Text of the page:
Dancing to Latin and Louisiana Sounds in New Orleans
Top to Bottom: Hot Venues for Latin Music – Blue Nile, House of Blues, Tipitina’s Uptown.
Cajun and Zydeco
In Uptown New Orleans, the likeness of R&B legend Professor Longhair looks down on the dance floor of Tipitina’s (501 Napoleon Ave., 504-895-8477), a landmark music hall named for one of his tunes. But on early Sunday evenings, from 5 p.m. to 9 p.m., all eyes are on Bruce Daigrepont, who has hosted the Cajun Fais Do-Do at Tipitina’s for years. ‘Fais do-do’ is a Cajun term for a traditional dance party, and people certainly show up at Tipitina’s ready to dance. Skill levels vary from native Cajuns who seem born to sweep across the planks of a wooden dance floor to eager visitors learning their first steps together. Veteran band leader Daigrepont, backed by accordion, fiddle and a tight rhythm section, mixes up traditional Louisiana French music with original Cajun and Zydeco material for a very danceable blend.
A trip to New Orleans is enough to make most people want to dance in the streets — and it’s many a visitor who doesn’t bother resisting this inclination along Bourbon Street on any given night. But the city also offers a multitude of more structured opportunities to cut the carpet with a variety of theme nights and venues around town.
For a city heavy on its homegrown traditions — especially musical traditions — New Orleans has openly embraced dance styles of other cultures. While there’s nothing particularly ‘New Orleans’ about Latin American salsa dancing, for instance, it seems to fit the sultry feel of the city. Take a walk down Frenchmen Street, just across Esplanade Avenue from the French Quarter, on almost any weekend night to see how salsa tastes in New Orleans.
First stop would be the Blue Nile (532 Frenchmen St., 504-948-2583), where local Latin crooner Fredy Omar takes the colorful stage most Friday nights. A flamenco show kicks off the evening early at 7:30 p.m. and leads into free salsa dance lessons at 9:30 p.m. before Omar performs around 10:30 p.m.
Across the street and just down the block, Café Brasil (2100 Chartres St., 504-947-9386) has been a dance destination for years. Salsa is a mainstay, though the schedule can be a little unpredictable. No matter, when the place is on, it is obvious, with the crowd spilling out onto the sidewalk where a second band might be set up playing for people outside.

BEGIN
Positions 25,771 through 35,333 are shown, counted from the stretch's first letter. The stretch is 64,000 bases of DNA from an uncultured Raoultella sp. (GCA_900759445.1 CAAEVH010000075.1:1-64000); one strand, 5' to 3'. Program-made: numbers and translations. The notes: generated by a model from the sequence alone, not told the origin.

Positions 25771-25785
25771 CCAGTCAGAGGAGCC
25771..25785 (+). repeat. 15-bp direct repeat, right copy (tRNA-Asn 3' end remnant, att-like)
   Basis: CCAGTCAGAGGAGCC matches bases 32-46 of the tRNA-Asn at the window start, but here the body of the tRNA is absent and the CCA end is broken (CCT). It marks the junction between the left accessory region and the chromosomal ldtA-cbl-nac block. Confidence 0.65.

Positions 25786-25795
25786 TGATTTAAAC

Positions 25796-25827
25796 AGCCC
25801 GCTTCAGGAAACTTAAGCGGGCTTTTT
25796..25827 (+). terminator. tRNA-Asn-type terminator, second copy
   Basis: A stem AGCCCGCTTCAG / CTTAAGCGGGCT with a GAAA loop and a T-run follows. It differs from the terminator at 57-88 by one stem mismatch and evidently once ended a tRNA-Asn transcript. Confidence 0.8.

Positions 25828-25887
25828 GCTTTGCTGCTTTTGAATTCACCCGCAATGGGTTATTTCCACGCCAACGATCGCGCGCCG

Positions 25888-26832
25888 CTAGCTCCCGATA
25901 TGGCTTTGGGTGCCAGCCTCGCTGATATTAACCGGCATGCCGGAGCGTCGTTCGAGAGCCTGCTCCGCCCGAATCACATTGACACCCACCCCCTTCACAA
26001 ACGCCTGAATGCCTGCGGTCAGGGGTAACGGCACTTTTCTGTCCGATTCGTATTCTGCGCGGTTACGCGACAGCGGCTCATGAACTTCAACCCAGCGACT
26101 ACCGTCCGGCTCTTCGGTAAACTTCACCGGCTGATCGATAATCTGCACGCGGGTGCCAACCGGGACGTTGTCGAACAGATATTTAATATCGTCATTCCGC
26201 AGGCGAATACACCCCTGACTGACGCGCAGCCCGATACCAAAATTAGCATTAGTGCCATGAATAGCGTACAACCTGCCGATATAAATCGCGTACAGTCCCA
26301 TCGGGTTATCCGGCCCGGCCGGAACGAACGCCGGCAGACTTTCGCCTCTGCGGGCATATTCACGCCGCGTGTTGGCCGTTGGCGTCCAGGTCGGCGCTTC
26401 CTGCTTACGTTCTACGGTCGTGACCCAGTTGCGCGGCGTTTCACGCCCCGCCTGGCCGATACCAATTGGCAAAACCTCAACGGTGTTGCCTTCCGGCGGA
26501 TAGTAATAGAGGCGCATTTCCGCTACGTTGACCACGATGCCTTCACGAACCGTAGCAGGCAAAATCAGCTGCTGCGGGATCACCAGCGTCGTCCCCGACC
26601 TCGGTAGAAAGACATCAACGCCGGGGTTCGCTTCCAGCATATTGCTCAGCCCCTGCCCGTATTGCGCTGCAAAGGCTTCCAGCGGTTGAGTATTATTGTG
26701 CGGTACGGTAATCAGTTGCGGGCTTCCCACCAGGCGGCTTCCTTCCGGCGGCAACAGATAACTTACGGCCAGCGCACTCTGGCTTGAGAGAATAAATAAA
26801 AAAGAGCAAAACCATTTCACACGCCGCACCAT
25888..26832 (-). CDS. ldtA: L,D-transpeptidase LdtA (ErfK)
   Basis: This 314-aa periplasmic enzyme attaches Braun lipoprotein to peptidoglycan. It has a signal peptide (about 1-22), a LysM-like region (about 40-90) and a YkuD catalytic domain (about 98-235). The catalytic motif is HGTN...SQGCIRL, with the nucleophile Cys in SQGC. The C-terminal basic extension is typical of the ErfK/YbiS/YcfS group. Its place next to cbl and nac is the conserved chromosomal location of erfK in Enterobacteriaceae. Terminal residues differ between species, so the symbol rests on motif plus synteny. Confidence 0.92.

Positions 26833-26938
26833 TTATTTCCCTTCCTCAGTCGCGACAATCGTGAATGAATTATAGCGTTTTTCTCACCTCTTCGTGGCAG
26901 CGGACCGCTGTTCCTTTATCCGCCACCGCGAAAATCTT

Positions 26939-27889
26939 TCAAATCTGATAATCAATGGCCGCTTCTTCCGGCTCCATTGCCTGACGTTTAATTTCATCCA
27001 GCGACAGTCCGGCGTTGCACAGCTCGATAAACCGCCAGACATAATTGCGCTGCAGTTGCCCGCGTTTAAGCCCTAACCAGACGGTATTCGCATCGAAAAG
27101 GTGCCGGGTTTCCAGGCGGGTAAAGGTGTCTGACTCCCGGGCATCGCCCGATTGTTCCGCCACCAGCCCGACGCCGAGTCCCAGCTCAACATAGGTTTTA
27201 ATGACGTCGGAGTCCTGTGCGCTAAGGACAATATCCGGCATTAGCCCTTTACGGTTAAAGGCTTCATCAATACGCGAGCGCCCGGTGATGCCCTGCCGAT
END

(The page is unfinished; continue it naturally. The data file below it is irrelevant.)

A little further down Frenchmen Street, the music and dance steps change tempo a bit. Café Negril (606 Frenchmen St., 504-944-4744) is a Caribbean restaurant early in the night, but on Friday and Saturday evenings the dining room tables are quickly crowded out by dancers and reggae bands. Steel drums echo, dreadlocks swing and Red Stripe beers keep flowing at this late night, island-inspired scene.
Things get going late indeed at the Rumba, a Latin music dance party held on Fridays at the House of Blues (225 Decatur St., 504-529-2583) which doesn’t start until the evening’s concert crowd has been ushered out around midnight.
Dancing the tango was such a rage in New Orleans early in the 20th century that a portion of the French Quarter crowded with dancehalls was nicknamed the Tango Belt. While discos are far more common in the Quarter now, tango has made a sustained comeback in recent years and today turns up in unexpected places.
The normally cool and collected vibe at the bar of the Loft 523 boutique hotel (523 Gravier St., 504-304-4555) gets downright steamy on Tuesday evenings with Planet Tango. Practically hidden down a side street in the Central Business District (though only two blocks from the French Quarter), the bar’s deconstructed, understated ambiance channels most of the attention to the dancers. Instructors show up at 8 p.m. to give free lessons to the uninitiated, and the real action gets going around 9 p.m. A D.J. provides the music, and there is generally no cover.
A similar tango scene develops at Mimi’s in the Marigny (2601 Royal St., 504-942-0690) on Wednesday evenings after 9 p.m. The comfortable, stylishly-renovated bar has become an instant classic in its bohemian neighborhood, and provides an appropriately sultry venue for Argentina’s sensuous dance obsession. The dance floor is upstairs, where large windows are kept open most of the time to take the breezes coming off the nearby river. Iron balconies provide excellent perches to cool off between numbers and enjoy the intriguing view both outside and back inside on the dance floor.
Many of the same moves are on display at Mulate’s (201 Julia St., 504-522-1492), a Cajun restaurant which features traditional music and dancing each night. Its location directly across from the convention center and close to the cruise ship terminal means Mulate’s is highly accessible to guests of the many downtown hotels, which is reflected in the usual crowd here. A regular roster of Cajun bands and performers, including La Touche, Jay Cormier, Lee Benoit and Jonno, give visitors a convincing reason to work off their catfish dinner on the dance floor.
Cajun twang gives way to the more funky rhythms of Zydeco at Mid-City Lanes Rock ‘n’ Bowl (3000 S. Carrollton Ave., 504-861-7000), a combination music hall and bowling alley where accordions and guitar riffs are punctuated with the thunder of strikes and groans of gutter balls. Thursday’s dedicated Zydeco Night in particular brings out the dancers, who get to see top touring acts direct from south Louisiana. Rock ‘n’ Bowl’s large dance floor gets a different type of workout on Wednesdays, which is Swing Night. The music has a retro sound, and many in the crowd turn up dressed in a retro look with big skirts and fedora hats. A dapper outfit isn’t necessary to have a good time, however, just a desire to move your feet.